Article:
The first of Natalie and Atlin sharing their thoughts on writing topics in what will be an occasional she said/she said series for Improbable Press and Clan Destine Press…
NATALIE: Last month, Hachette New York cancelled plans to publish Woody Allen’s memoir. Allen, as you remember, has been accused of sexually abusing his daughter. Hachette’s decision came after Ronan Farrow, Allen’s son – whose expose of Harvey Weinstein was also published by Hachette – protested. Hachette staff walked out in sympathy and staff at other publishing houses supported them.
I’m conflicted about this. I understand why Hachette cancelled the memoir, and agree that by publishing and marketing Allen’s story, they could be seen as validating it. But I grew up in a country where books were banned and I’m sensitive about freedom of speech, and wonder where respect stops and censorship begins.
Woody Allen is by all accounts a predatory shit and reviewers say his memoir (since published by Arcade) confirms this view. Yet if we banned art by awful men we’d have no Picasso, no Naipul, no Wagner.
Excluding artworks on grounds of cultural appropriation too, makes me nervous. I hate the thought of tone-deaf artists ransacking vulnerable cultures: again, I grew up in a country savaged by colonialism. But if we went down that road, how would we feel today about releasing The Merchant of Venice or Othello?
Where do we draw the line? Should there even be a line?
Also, who gets to decide? Who says whether something is or isn’t inappropriate, and why? Allowing bad people to profit from their crimes (think Chopper Read) is undesirable but so is the social cost of suppressing texts on ideological grounds.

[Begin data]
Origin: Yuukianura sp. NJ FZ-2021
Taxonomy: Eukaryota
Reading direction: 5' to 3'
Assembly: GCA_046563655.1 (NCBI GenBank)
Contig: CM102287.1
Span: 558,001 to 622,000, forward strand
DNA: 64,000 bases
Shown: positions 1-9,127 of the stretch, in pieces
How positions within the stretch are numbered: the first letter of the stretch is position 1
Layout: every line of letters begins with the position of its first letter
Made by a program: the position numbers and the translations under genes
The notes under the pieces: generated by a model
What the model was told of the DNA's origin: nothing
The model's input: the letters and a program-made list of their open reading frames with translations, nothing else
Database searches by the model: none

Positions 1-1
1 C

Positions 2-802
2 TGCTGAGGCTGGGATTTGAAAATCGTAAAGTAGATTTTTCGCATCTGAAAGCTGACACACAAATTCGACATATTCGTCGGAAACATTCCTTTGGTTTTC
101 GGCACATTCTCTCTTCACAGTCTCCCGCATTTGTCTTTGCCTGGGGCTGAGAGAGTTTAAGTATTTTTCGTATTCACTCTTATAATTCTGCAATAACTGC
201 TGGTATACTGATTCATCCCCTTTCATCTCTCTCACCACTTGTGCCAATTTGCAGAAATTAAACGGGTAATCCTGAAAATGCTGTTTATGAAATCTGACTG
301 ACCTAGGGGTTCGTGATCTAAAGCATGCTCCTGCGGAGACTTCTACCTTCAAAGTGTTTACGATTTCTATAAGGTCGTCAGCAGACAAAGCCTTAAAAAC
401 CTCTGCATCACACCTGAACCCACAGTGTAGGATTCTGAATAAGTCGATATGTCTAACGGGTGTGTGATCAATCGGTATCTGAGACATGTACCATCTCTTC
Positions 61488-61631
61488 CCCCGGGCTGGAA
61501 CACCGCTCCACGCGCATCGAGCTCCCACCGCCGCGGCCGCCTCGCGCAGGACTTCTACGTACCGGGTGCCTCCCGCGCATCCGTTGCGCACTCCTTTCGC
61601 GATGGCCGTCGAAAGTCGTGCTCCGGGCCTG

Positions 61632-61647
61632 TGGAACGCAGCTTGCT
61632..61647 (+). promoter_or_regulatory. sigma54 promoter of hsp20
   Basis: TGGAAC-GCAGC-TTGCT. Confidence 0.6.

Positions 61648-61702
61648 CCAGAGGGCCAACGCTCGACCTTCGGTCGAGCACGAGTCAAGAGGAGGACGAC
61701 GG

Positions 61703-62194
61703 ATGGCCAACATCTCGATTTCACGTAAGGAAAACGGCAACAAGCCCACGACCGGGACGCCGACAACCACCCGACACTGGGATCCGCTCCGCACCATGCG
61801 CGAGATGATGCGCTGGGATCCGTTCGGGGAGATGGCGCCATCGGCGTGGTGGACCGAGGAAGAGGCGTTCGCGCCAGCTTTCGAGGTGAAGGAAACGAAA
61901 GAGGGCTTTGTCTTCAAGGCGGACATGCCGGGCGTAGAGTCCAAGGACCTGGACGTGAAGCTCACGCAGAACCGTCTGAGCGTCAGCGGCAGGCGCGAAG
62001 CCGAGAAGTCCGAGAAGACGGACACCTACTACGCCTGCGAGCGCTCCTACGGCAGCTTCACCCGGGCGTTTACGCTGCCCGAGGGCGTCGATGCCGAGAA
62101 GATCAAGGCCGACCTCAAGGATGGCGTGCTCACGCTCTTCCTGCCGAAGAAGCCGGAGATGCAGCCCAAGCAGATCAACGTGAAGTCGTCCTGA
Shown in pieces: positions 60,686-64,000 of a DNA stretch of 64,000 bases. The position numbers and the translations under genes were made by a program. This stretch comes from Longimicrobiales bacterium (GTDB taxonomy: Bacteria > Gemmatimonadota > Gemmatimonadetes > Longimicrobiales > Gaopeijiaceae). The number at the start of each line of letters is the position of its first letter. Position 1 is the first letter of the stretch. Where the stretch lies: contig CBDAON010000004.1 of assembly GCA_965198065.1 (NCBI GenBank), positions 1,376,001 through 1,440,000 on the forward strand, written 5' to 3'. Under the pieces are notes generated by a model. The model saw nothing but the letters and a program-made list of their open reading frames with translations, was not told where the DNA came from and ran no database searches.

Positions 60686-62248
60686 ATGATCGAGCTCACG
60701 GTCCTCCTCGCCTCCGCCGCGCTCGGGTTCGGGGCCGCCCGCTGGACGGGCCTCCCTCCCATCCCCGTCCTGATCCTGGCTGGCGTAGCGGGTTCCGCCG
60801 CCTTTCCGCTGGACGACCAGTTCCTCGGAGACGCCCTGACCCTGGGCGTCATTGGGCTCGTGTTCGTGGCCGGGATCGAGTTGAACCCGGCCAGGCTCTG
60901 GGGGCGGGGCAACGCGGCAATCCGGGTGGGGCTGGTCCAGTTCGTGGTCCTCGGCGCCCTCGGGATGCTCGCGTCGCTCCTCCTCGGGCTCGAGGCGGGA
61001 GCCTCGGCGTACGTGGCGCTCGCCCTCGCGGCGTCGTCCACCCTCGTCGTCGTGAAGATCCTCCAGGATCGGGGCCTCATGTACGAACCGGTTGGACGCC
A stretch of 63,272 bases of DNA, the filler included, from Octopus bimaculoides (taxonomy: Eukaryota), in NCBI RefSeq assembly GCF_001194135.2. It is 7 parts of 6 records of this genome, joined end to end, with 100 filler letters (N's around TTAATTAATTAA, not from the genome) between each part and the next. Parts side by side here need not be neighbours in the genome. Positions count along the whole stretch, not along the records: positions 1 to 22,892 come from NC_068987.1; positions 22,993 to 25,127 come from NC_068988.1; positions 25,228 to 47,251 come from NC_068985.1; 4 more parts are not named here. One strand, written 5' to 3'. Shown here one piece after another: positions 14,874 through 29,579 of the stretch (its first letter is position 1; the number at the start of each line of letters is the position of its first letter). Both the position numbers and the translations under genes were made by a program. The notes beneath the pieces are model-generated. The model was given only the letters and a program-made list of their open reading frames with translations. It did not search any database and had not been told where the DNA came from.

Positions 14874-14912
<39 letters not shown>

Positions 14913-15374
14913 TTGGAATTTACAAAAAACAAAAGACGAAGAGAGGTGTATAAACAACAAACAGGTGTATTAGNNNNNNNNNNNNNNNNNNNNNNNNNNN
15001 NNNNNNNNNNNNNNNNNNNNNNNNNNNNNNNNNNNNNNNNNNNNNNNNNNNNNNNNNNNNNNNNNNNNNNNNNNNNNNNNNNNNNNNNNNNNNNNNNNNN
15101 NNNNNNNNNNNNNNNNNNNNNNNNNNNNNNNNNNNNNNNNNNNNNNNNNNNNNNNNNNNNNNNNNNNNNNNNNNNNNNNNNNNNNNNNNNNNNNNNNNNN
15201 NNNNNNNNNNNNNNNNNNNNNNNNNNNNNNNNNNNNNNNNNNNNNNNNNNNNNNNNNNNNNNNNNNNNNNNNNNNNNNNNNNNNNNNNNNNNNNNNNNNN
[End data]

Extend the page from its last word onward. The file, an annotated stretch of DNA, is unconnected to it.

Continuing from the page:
Shouldn’t the judge be at the back end instead? As a reader, I want to be able to decide whether a work is good or bad – technically, spiritually, politically. It’s part of my job and part of my contract with the writer. I don’t want someone else to filter what I can or can’t read.
I’d love to hear your view.
Natalie Conyer grew up in Cape Town, South Africa, and now lives in Sydney. Her debut crime novel, Present Tense, is set in Cape Town.
More from CDP:
The Responsible Reader: The Mirror & the Light
The Nutshell Studies of Unexplained Death
ATLIN: While I hear Natalie's concerns, Allen was not censored; no authority banned his book's publication. Censorship allows for no recourse—censorship drives a book underground, to be published illegally and in secret.
This was never going to be a problem for Allen because, in a world of thousands of publishing houses, there was bound to be a press as predatory as he is. And he found that press; his memoir is freely available. There are always options for rich, white men.
For me the crux of the thing is this: history is endlessly full of the stories of rich men, of their belief, their journeys, their self-justifications. Yet, like the homophobic, racist, misogynistic bore at a party, we don't have to listen to their stories any more.
People are tired. They're tired of rich abusers being handed a microphone so they can explain why their abuse wasn't, tired of knowing that absolutely the dozens or hundreds of people who've been hurt? They will not be handed the microphone next.
So no, I don't believe Allen was censored. And the respect? It was given to the people he's abused.
When someone is rich and white, male and straight, American and famous they have every recourse. All of them. The people hurt by the Weinsteins and Allens? They have next to none.
If we're throwing a party I'd like to invite some of these folks; I want new stories. Will they be better? I don't know. I do know I've heard enough, more than enough, a lifetime of enough from powerful white men. People are tired of listening to the bore at the party; they're weary he keeps showing up.
Who's in favour of giving him the wrong address?
Atlin Merrick is the publisher of Improbable Press, an imprint of Clan Destine Press. She's the author of The Night They Met.